At Copenhagen in December 2009, the international community agreed to limit global warming to below two degrees Celsius to avoid the worst impacts of human-induced climate change. However climate scientists agree that current national emissions targets collectively will still not achieve this goal. Instead, the ‘ambition gap’ between climate science and climate policy is likely to lead to average global warming of around four degrees Celsius by or before 2100. If a ‘Four Degree World’ is the de facto goal of policy, we urgently need to understand what this world might look like.
Four Degrees of Global Warming: Australia in a Hot World outlines the expected consequences of this world for Australia and its region. Its contributors include many of Australia’s most eminent and internationally recognized climate scientists, climate policy makers and policy analysts. They provide an accessible, detailed, dramatic, and disturbing examination of the likely impacts of a Four Degree World on Australia’s social, economic and ecological systems.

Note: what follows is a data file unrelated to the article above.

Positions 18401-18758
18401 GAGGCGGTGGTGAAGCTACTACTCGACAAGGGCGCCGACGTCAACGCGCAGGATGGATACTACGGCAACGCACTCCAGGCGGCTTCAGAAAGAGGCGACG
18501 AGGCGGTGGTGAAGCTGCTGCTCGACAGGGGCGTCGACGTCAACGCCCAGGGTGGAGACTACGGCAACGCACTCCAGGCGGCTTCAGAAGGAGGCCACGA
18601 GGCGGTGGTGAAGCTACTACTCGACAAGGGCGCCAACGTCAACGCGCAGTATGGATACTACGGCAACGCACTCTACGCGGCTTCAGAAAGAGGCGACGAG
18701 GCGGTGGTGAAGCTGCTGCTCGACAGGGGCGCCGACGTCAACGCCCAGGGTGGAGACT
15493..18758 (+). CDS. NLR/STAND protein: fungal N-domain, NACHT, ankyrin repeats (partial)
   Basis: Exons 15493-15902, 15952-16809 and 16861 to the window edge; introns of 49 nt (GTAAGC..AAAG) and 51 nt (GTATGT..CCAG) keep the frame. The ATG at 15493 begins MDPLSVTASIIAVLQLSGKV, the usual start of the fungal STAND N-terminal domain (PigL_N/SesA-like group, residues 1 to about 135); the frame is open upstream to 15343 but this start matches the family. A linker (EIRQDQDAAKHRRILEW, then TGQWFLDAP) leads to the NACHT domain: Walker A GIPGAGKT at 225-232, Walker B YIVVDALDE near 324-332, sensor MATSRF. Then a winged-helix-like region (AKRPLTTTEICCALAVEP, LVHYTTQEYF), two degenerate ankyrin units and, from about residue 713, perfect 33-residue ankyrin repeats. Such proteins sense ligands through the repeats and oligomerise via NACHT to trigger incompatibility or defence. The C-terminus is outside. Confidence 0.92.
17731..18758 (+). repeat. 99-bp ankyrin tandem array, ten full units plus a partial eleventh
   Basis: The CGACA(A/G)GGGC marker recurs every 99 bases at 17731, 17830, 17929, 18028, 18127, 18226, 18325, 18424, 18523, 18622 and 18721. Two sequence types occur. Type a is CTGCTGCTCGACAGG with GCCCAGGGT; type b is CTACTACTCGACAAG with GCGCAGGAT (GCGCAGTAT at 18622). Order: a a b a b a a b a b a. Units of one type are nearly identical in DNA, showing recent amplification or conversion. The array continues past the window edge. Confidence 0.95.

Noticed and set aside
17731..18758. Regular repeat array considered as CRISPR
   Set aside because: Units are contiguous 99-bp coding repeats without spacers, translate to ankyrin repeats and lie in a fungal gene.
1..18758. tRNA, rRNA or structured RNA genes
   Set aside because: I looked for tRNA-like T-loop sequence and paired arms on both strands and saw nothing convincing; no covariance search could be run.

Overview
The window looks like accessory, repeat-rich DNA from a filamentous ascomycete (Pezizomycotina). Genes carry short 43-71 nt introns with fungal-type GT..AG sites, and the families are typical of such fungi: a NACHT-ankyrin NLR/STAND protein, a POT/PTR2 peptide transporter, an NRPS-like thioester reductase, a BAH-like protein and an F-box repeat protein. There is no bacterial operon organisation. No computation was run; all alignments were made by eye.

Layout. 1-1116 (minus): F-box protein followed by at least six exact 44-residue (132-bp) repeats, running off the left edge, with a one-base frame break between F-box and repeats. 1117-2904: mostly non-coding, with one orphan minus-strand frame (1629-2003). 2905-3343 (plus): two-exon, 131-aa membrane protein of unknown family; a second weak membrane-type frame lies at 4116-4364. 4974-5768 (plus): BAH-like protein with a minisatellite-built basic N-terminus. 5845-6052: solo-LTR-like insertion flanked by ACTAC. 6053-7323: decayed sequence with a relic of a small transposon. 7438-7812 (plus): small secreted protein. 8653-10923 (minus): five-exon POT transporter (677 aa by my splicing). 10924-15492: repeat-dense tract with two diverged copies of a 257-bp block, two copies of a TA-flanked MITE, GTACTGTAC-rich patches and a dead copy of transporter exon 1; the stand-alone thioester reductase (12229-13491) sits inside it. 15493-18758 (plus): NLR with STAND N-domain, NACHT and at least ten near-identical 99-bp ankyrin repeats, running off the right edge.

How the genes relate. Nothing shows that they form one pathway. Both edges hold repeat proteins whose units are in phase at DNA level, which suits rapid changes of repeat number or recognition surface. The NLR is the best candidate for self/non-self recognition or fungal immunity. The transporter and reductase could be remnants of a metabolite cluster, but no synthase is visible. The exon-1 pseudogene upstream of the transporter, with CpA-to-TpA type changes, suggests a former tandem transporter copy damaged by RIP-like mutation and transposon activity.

The book offers policy makers, politicians, students, and anyone interested climate change, access to the most recent research on potential Australian impacts of global warming, and possible responses.
1. Introduction Peter Christoff Part 1: Climate Science and Four Degrees 2. Australia's Climate at Four Degrees Penny Whetton, David Karoly, Ian Watterson, Leanne Webb, Frank Drost, Dewi Kirono and Kathleen McInnes 3. Extreme Events Karl Braganza, Kevin Hennessy, Lisa Alexander and Blair Trewin
Part 2: Ecological Impacts 4. Terrestrial Species and Ecosystems Lesley Hughes 5. Marine Species and Ecosystems Ove Hoegh Guldberg 6. Agricultural Systems Mark Howden and Serena Henry 7. Compounding Problems Will Steffen and David Griggs
Part 3: Social and Economic Impacts 8. Compounding Social and Economic Impacts Ross Garnaut 9. Human Health Tony McMichael 10. Cities Jan McDonald11. Regional Security Peter Christoff and Robyn Eckersley
Part 4: Adaptation 12. Regional Adaptation Challenges Andrew Hewett 13. Adaptation - Can We? Jon Barnett and Jean Palutikof14. Conclusion Peter Christoff